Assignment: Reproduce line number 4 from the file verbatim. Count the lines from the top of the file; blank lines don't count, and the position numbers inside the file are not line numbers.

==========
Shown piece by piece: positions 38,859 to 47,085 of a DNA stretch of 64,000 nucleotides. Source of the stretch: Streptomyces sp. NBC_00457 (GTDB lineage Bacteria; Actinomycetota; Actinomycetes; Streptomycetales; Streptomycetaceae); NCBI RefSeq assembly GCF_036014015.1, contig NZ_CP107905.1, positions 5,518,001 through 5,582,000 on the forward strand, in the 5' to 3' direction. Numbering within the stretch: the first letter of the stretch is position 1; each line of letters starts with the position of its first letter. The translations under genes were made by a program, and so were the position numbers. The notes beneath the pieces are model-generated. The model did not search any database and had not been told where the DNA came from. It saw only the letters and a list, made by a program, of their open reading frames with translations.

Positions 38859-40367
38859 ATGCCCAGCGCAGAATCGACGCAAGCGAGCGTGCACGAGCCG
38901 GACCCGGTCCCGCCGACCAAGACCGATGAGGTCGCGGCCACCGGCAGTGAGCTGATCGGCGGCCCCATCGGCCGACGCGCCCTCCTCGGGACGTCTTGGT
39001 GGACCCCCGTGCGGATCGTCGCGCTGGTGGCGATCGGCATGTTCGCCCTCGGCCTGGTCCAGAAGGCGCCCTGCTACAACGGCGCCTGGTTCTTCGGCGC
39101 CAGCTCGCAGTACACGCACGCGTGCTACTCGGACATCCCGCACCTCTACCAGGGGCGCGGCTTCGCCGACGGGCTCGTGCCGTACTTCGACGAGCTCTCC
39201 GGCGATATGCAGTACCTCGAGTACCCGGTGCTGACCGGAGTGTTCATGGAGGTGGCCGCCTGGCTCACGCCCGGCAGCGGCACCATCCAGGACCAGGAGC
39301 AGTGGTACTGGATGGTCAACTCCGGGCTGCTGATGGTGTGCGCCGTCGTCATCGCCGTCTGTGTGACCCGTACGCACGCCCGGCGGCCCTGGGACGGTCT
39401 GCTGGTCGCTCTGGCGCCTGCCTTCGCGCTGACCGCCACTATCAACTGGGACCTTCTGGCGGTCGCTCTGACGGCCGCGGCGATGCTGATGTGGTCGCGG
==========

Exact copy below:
38901 GACCCGGTCCCGCCGACCAAGACCGATGAGGTCGCGGCCACCGGCAGTGAGCTGATCGGCGGCCCCATCGGCCGACGCGCCCTCCTCGGGACGTCTTGGT